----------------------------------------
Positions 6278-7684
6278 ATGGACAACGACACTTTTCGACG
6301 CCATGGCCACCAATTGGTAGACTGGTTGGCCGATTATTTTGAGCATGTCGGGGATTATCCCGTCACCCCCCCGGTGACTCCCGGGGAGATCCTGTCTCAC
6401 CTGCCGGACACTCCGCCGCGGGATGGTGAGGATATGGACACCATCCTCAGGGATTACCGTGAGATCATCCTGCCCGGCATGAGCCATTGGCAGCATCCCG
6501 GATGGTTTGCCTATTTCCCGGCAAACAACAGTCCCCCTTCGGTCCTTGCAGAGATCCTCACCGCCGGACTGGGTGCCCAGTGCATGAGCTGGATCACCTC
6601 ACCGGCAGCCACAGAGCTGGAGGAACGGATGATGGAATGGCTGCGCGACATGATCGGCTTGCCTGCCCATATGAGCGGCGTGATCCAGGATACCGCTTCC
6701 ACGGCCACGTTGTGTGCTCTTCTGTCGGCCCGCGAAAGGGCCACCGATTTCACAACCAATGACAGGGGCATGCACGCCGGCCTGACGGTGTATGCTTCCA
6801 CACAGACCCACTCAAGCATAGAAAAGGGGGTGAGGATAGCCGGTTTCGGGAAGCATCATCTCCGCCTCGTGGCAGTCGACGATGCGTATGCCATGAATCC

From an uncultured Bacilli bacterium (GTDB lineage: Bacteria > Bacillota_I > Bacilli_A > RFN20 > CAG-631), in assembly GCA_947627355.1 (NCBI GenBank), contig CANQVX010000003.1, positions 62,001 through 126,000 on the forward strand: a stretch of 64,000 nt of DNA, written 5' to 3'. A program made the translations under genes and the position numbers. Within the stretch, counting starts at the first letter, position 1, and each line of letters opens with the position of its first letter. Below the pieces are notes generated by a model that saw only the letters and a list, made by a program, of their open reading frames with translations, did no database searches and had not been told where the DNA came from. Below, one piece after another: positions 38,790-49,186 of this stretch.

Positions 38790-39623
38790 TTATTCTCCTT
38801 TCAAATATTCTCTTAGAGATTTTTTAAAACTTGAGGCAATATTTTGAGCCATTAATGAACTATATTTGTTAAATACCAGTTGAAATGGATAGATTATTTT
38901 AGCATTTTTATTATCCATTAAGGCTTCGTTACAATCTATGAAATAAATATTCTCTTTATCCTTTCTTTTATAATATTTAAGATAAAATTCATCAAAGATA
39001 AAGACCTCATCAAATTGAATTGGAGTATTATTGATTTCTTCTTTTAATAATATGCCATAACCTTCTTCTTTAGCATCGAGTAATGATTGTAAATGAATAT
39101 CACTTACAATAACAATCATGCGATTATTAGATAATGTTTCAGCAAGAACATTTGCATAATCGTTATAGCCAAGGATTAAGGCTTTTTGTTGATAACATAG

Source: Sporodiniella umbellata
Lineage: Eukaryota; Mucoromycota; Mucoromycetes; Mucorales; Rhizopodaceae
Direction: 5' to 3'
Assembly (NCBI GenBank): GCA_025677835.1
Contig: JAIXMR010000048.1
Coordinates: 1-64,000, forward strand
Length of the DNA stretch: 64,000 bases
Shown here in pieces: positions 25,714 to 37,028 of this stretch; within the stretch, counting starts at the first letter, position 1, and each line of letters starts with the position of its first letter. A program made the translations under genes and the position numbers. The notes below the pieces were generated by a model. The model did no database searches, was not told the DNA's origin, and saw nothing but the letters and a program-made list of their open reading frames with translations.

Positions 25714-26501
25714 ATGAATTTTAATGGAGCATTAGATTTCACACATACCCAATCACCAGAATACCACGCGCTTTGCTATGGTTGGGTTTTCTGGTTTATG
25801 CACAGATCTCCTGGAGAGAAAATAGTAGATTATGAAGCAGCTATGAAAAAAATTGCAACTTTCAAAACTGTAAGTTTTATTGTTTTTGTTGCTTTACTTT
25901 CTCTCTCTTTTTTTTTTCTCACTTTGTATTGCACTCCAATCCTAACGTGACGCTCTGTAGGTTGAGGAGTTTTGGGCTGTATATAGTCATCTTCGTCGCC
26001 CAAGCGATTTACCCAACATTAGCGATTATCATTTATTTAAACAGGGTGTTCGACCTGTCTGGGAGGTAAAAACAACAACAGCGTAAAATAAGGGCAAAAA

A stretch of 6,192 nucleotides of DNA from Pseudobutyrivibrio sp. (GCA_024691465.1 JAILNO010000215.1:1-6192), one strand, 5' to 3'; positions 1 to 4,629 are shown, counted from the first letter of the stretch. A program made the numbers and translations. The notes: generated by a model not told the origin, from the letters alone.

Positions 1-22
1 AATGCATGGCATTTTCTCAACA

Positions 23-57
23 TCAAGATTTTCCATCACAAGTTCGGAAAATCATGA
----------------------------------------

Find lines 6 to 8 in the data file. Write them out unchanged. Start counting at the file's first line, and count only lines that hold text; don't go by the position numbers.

6601 ACCGGCAGCCACAGAGCTGGAGGAACGGATGATGGAATGGCTGCGCGACATGATCGGCTTGCCTGCCCATATGAGCGGCGTGATCCAGGATACCGCTTCC
6701 ACGGCCACGTTGTGTGCTCTTCTGTCGGCCCGCGAAAGGGCCACCGATTTCACAACCAATGACAGGGGCATGCACGCCGGCCTGACGGTGTATGCTTCCA
6801 CACAGACCCACTCAAGCATAGAAAAGGGGGTGAGGATAGCCGGTTTCGGGAAGCATCATCTCCGCCTCGTGGCAGTCGACGATGCGTATGCCATGAATCC